1905, however, was a turning point in Braque’s career. At Paris’s Salon d’Automne exhibition, he witnessed for the first time the wildly explosive color of the aptly self-titled Fauves. Braque rapidly took as his own this style that seemed to privilege arbitrariness and violent display. During the next two years, Braque relocated several times, each time imbuing his new locale (be it Antwerp or the Mediterranean coast) with representations exploding in color. His confidence in style can best be seen in coastal works like The Port of La Ciotat and View from the Hôtel Mistral, L’Estaque.
Upon his return to Paris in 1907, Braque found himself a commercial success. His exhibition at the Paris Salon des Indépendants generated sales for much of his work and attracted a prominent dealer, Daniel-Henri Kahnweiler. Kahnweiler’s small gallery in Paris would, with Braque’s work always displayed prominently, shape the evolution of the modern aesthetic. And it was through Kahnweiler that Braque met Pablo Picasso. After exchanging a few superficial remarks about painting, Braque, nary seven months Picasso’s junior, expressed severe criticism of the master’s Les Demoiselles d’Avignon. Braque is remembered as declaring, In spite of your explanations, your painting looks as if you wanted to make us eat tow, or drink gasoline and spit fire. It was exactly this kind of critical honesty from an artistic peer that the young Picasso craved, and the two formed one of the tightest, most influential relationships in the history of art.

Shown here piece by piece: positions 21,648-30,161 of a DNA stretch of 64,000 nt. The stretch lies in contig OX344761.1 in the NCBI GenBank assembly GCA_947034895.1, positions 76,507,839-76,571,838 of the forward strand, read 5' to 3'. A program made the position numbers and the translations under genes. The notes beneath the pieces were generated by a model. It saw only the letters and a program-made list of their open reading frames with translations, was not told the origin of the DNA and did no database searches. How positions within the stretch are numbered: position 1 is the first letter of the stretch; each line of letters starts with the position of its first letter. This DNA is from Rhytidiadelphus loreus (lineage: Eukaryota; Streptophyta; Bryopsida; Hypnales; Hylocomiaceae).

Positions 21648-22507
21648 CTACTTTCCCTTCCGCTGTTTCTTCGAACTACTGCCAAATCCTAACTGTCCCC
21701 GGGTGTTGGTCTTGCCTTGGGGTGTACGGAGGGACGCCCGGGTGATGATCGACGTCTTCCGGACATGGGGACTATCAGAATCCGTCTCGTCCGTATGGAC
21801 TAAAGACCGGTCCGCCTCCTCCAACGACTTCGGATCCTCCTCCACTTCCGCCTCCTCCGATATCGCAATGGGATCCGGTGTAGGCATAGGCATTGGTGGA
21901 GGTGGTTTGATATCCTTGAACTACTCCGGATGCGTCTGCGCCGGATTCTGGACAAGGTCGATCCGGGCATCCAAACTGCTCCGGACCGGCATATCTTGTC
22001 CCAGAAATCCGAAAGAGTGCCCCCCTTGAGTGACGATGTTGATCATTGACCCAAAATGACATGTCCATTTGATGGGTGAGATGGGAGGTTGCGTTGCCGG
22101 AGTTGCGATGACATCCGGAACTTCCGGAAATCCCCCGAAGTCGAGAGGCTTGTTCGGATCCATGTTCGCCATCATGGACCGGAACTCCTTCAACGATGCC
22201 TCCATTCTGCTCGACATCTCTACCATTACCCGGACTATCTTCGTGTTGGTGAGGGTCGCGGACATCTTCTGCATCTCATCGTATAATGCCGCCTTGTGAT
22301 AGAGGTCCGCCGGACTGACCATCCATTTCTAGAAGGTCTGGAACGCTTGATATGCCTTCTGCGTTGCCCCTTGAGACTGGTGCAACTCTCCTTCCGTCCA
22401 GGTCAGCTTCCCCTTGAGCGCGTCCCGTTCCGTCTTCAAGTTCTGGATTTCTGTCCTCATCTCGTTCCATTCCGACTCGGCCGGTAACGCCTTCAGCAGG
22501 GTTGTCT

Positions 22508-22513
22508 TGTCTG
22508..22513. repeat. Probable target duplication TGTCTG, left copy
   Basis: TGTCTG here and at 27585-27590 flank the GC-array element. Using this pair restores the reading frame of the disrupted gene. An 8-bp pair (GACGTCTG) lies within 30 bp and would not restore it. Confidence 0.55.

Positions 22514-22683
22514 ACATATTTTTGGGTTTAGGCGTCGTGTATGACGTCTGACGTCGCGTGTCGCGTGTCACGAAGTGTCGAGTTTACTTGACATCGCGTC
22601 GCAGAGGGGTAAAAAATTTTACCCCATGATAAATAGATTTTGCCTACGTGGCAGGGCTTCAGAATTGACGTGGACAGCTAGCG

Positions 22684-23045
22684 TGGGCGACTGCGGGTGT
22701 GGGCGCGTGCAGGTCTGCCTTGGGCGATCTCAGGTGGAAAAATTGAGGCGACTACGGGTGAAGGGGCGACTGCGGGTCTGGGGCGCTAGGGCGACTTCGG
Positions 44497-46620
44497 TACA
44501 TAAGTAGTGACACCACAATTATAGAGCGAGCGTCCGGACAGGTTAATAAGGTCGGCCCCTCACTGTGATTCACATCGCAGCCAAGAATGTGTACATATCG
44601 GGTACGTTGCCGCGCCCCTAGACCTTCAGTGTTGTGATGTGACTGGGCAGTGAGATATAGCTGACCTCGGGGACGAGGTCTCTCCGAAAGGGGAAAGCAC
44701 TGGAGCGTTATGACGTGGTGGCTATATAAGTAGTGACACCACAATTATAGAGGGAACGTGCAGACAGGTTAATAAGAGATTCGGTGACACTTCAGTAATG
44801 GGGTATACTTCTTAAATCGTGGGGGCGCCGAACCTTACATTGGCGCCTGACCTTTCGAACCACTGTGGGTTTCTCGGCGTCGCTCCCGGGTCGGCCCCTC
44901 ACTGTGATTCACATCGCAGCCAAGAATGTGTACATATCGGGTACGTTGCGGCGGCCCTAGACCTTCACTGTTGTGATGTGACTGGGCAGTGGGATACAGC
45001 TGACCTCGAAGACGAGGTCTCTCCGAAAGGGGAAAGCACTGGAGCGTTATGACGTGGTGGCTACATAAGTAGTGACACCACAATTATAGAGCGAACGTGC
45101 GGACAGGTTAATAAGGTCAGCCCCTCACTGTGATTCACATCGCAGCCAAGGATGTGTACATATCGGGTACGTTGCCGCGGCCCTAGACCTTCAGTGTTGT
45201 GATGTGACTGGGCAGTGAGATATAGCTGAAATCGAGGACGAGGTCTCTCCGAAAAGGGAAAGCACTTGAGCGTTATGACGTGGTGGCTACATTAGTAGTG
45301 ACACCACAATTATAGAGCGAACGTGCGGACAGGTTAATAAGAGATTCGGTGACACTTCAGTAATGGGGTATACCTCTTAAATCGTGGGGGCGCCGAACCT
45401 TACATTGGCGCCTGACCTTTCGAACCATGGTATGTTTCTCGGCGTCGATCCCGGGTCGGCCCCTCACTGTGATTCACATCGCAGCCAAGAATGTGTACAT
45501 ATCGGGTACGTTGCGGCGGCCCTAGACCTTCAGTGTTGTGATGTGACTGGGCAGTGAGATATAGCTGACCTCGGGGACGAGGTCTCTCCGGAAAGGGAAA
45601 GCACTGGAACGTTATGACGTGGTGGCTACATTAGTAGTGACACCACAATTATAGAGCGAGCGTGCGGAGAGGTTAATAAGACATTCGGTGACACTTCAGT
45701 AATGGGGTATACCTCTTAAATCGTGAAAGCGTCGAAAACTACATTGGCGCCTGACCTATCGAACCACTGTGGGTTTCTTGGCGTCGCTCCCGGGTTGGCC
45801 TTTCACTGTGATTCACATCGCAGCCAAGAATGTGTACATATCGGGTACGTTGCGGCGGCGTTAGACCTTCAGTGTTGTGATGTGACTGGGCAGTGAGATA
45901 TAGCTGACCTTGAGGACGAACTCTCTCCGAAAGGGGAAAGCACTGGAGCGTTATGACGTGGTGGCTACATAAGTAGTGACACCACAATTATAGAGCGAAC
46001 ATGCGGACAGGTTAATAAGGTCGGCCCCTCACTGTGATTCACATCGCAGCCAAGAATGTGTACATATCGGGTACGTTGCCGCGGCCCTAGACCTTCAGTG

Braque and Picasso worked together for years, feverishly trading ideas back and forth. This tight collaboration produced hundreds of works almost indistinguishable from one another, making it difficult to determine whether Picasso or Braque initiated this revolutionary movement. We can surmise from stylistics, however, that Picasso probably give birth to the groundbreaking and liberating idea, while Braque provided the movement with its geometrical tendencies (see Houses at L’Estaque). By the middle of 1908, the style was crystallized. During one of Braque’s shows at Kahnweiler’s gallery, the esteemed Paris critic Louis Vauxcelles commented on the performance of the "cubes". Cubism was officially born.
By 1911, Braque’s style had become more hermetic and used complicated, analytical notions to explode the flat image outward. Man with a Guitar, exemplary of the period, combines the flat, pictorial space with multiple viewpoints and light sources, creating numerous simultaneously overlapping images. In 1912, after courting his wife-to-be, Marcelle, Braque began a lengthy experiment in collage and overlay, using three pieces of wallpaper to extend his drawing Fruit Dish and Glass into three-dimensional space.